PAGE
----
Pagliarulo, Hulett putting up solid numbers as platoon at third Situation appears to lock out Gomez

Orioles notebook

September 04, 1993|By Jim Henneman | Jim Henneman,Staff Writer

ANAHEIM, Calif. -- Although manager Johnny Oates won't commit to it, the Orioles appear to have settled into a platoon situation at third base, with Mike Pagliarulo and Tim Hulett sharing most of the playing time.

Pagliarulo, who had performed well in the nine games he has played since joining the club (.367, three home runs, nine RBI), was back in the starting lineup against Oakland right-hander Todd Van Poppel last night and responded with a bases-empty home run in the fourth. Pagliarulo didn't play the last two games of the California series, with Hulett and Leo Gomez starting against left-handers Mark Holzemer and Chuck Finley.

Thursday night's game was the first for Gomez since July 7, but his playing time could be limited. Gomez was 0-for-5 against Finley, against whom he previously had a .538 lifetime average (7-for-13). "He looked a little rusty," said Oates.

Hulett had started 39 of the 46 games since the All-Star break and was hitting .315 (45-for-143) during that stretch. Oates said he will use his "wait-and-see" approach regarding third base.

"I'm going to take it day by day," he said. "It's going to depend on who we're playing, and how they hit against certain pitchers. Both of them [Pagliarulo and Hulett] are playing well."

Oates did not remove Gomez from the equation, but wouldn't say how he fit into the plans. With Pagliarulo having already hit more many home runs (four) with the Orioles than he had in 81 games with the Twins, and Hulett doing a consistent job offensively and defensively, Gomez's opportunities appear to be limited.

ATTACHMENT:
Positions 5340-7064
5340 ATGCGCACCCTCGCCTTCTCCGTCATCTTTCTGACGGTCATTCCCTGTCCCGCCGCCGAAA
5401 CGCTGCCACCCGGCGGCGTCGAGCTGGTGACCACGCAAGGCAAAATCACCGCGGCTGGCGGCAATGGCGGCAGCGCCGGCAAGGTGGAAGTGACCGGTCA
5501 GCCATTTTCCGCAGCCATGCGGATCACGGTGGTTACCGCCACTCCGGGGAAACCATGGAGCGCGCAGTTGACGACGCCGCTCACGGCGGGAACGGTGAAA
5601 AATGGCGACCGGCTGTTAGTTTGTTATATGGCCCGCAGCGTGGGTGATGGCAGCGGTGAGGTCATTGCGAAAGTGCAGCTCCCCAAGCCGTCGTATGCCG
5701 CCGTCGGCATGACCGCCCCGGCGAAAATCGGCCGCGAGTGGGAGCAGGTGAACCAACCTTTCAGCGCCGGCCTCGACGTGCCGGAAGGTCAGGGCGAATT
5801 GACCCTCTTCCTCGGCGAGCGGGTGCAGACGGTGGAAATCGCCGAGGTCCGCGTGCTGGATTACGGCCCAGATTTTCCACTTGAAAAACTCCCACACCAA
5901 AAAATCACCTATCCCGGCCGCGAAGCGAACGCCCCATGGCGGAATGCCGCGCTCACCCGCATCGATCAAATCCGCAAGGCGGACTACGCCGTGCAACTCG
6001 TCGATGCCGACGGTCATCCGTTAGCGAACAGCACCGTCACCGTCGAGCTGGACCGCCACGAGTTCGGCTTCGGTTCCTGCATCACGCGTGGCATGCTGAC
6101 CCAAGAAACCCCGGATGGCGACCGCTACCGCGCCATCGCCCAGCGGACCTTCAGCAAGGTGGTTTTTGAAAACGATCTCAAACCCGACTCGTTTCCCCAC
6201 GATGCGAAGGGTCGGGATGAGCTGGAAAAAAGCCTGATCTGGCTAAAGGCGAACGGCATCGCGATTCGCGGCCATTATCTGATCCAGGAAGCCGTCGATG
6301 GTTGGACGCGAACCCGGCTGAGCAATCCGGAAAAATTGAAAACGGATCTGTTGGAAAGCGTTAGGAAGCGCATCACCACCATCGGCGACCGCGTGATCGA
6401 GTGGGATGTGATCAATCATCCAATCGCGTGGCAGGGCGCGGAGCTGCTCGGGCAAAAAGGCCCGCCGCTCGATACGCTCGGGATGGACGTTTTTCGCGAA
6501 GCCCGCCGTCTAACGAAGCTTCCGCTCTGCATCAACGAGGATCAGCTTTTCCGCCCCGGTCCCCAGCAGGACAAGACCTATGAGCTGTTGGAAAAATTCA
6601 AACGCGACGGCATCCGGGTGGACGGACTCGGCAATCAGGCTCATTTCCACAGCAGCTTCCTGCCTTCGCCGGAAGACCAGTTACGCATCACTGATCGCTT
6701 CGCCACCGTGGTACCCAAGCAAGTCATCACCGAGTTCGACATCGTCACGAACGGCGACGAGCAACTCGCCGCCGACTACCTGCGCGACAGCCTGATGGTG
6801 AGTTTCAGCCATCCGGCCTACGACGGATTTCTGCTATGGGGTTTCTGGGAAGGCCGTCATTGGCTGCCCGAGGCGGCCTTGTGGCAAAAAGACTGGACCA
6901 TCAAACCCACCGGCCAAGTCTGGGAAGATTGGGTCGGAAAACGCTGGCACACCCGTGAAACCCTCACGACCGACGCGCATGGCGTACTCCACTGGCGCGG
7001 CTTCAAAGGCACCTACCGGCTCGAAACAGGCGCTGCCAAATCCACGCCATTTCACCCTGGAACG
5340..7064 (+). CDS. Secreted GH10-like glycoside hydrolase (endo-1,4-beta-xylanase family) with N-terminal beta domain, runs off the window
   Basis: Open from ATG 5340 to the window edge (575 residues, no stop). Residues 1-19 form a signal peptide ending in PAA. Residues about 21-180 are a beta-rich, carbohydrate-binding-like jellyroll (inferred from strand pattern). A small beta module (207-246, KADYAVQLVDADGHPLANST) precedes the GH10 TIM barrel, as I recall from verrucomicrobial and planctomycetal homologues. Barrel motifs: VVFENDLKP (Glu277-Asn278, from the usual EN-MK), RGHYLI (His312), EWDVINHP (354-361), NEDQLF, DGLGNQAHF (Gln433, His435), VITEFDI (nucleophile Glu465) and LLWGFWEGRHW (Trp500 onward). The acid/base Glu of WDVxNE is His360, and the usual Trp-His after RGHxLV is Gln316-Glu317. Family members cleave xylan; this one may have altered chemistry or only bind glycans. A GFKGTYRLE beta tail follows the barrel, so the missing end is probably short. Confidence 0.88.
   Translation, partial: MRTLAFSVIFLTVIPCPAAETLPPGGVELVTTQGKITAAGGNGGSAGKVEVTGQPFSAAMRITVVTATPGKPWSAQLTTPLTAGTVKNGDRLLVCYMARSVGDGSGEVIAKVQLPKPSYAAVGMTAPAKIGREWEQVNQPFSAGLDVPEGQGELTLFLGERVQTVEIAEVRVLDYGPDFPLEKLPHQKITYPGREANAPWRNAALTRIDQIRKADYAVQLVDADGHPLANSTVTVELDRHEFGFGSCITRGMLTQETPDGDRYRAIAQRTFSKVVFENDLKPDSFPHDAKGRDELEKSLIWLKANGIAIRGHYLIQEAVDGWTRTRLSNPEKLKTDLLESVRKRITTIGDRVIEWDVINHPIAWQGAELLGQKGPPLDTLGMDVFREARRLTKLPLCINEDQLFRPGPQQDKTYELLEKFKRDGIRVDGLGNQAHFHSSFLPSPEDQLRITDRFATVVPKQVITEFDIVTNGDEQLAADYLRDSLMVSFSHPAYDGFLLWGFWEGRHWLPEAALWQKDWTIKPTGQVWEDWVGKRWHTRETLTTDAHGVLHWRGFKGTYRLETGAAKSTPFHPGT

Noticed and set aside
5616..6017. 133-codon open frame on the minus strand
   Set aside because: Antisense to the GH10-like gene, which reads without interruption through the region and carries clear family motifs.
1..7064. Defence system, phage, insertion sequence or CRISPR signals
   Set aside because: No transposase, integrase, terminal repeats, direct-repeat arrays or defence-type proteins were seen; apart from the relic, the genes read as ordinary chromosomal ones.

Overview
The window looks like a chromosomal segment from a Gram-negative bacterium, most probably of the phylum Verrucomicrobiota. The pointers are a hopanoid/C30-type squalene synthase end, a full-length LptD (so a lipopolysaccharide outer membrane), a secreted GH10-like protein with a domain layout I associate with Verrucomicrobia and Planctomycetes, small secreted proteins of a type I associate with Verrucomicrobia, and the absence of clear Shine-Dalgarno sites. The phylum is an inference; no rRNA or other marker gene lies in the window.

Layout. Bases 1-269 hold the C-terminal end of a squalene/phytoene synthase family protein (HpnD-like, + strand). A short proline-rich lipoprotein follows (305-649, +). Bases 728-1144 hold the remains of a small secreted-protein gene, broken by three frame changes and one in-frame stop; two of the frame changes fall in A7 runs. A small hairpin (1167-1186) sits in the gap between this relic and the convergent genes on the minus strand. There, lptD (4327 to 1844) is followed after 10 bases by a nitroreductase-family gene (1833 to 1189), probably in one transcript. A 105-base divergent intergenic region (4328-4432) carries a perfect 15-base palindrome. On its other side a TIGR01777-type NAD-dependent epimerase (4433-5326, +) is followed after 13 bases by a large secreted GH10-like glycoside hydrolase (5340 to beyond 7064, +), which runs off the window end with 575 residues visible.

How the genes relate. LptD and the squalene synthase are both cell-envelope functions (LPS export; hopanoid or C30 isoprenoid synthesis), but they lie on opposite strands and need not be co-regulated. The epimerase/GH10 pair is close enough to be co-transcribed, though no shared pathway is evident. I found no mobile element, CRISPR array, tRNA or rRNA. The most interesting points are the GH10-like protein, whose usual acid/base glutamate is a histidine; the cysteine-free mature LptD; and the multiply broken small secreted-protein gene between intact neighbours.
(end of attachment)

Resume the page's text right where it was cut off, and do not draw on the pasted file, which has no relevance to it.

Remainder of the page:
Voigt on target exactly

When he joined the Orioles April 29, Jack Voigt couldn't have known how long he would stay, or how much he would play. But that didn't keep him from setting a goal.

"I told myself that if I played enough to get 100 at-bats, I wanted to have 30 hits," said Voigt. "I figured that would show some consistency."

In his first 100 at-bats, Voigt had exactly 30 hits. He went 2-for-8 in the past two games, and his overall overage is now .296.

Single-A sleeper?

The Orioles might have found a sleeper in last June's amateur draft. Brian Link, who wasn't drafted until the 32nd round, has been named the organization's Player of the Month.

Link, a product of Austin Peay, hit a combined .407 in August with Rookie League Bluefield and Single-A Frederick. Included in Link's offensive totals were 10 doubles, eight home runs, 24 RBI, 31 runs and 21 walks.

Frederick's Scott Klingenbeck was named Pitcher of the Month by the Orioles' minor-league department. The right-hander was 4-0 with a 1.45 ERA for the month, when the Keys' five starters compiled a 17-7 record with a 2.02 ERA.

Klingenbeck walked nine and struck out 41 in 37 innings during )) August.

Waiting on Hammonds

Jeffrey Hammonds' first game with the Orioles after returning from a rehabilitation assignment proved somewhat inconclusive for Oates. "I still don't know how I'm going to use him," said the manager.

Hammonds had an infield hit in five at-bats Thursday night.

Multi-Mac

Mark McLemore has a chance to join some exclusive company before the year is over. The right fielder/second baseman leads the Orioles with 46 multi-hit games and is on a pace to finish with 56.

Only six players in Orioles' history have had more than 50 multi-hit games in a season: Cal Ripken, Al Bumbry, Eddie Murray, Ken Singleton, Frank Robinson and Paul Blair. Ripken holds the club record with 73, in 1991.

McGwire activated

A's first baseman Mark McGwire, who has missed the past 100 games with a foot injury, was activated yesterday and was available for last night's game. However, once McGwire appears in a game, he will begin a three-game suspension the next day for his part in the bench-clearing brawl between the A's and Milwaukee Brewers Aug. 24. He was on the disabled list at the time, so he has no right to appeal.

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